Self and other body perception in anorexia nervosa: The role of posterior DMN nodes

Esther Via, Ximena Goldberg, Isabel Sánchez, Laura Forcano, Ben J. Harrison, Christopher G. Davey, Jesús Pujol, Ignacio Martínez-Zalacaín, Fernando Fernández-Aranda, Carles Soriano-Mas, Narcís Cardoner, José M. Menchón

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19 Citations (Scopus)


© 2016 Informa UK Limited, trading as Taylor & Francis Group. Objectives: Body image distortion is a core symptom of anorexia nervosa (AN), which involves alterations in self- (and other’s) evaluative processes arising during body perception. At a neural level, self-related information is thought to rely on areas of the so-called default mode network (DMN), which, additionally, shows prominent synchronised activity at rest. Methods: Twenty female patients with AN and 20 matched healthy controls were scanned using magnetic resonance imaging when: (a) viewing video clips of their own body and another's body; (b) at rest. Between-group differences within the DMN during task performance were evaluated and further explored for task-related and resting-state-related functional connectivity alterations. Results: AN patients showed a hyperactivation of the dorsal posterior cingulate cortex during their own-body processing but a response failure to another’s body processing at the precuneus and ventral PCC. Increased task-related connectivity was found between dPCC–dorsal anterior cingulate cortex and precuneus–mid-temporal cortex. Further, AN patients showed decreased resting-state connectivity between the dPCC and the angular gyrus. Conclusions: The PCC and the precuneus are suggested as key components of a network supporting self–other-evaluative processes implicated in body distortion, while the existence of DMN alterations at rest might reflect a sustained, task-independent breakdown within this network in AN.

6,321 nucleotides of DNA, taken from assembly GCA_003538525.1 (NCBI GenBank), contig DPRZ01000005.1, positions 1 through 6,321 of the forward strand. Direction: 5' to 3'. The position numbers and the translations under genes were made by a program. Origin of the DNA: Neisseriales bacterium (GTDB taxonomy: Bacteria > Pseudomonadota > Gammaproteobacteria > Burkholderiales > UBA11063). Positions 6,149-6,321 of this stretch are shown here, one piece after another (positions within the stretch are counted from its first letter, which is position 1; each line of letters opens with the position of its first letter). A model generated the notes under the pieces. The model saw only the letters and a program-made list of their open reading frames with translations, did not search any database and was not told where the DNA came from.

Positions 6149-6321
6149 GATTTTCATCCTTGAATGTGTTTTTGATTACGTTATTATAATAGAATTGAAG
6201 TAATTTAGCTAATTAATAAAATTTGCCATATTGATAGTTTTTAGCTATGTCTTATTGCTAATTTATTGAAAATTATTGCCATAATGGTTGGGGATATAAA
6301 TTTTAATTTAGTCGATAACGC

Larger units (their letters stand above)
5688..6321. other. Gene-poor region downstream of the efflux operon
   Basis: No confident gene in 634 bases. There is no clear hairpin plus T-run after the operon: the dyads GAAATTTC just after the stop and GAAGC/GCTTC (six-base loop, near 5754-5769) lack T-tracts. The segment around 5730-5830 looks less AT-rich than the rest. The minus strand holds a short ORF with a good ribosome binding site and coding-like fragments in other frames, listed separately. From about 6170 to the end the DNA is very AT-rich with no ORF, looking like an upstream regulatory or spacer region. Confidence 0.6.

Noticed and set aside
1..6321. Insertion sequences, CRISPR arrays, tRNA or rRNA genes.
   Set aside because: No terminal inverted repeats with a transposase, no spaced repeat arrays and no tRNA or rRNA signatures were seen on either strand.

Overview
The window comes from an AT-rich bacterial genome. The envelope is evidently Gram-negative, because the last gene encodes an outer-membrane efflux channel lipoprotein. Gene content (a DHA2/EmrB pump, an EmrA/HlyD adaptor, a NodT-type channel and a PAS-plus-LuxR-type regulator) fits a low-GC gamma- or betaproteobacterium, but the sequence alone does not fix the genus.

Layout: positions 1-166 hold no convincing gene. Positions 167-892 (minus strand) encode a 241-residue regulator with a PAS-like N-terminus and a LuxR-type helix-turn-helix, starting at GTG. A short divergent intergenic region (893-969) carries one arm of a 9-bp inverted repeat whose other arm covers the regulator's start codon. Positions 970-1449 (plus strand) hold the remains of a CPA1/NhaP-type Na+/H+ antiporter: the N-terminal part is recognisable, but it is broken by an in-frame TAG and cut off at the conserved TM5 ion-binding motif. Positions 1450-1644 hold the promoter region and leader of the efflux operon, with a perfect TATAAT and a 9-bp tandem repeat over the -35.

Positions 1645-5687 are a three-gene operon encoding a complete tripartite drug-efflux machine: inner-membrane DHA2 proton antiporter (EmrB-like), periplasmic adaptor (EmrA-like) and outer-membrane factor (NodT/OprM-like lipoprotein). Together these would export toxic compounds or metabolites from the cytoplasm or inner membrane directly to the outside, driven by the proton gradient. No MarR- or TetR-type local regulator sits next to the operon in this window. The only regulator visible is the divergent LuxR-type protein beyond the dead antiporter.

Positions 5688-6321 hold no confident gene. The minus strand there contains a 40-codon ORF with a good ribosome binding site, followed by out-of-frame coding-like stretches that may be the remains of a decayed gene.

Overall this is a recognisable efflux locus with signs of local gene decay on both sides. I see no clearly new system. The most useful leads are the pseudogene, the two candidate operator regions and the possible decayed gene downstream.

Original languageEnglish
Pages (from-to)210-224
JournalWorld Journal of Biological Psychiatry
Issue number3
Publication statusPublished - 3 Apr 2018


  • Anorexia nervosa
  • body image
  • fMRI
  • resting state
  • self-evaluation


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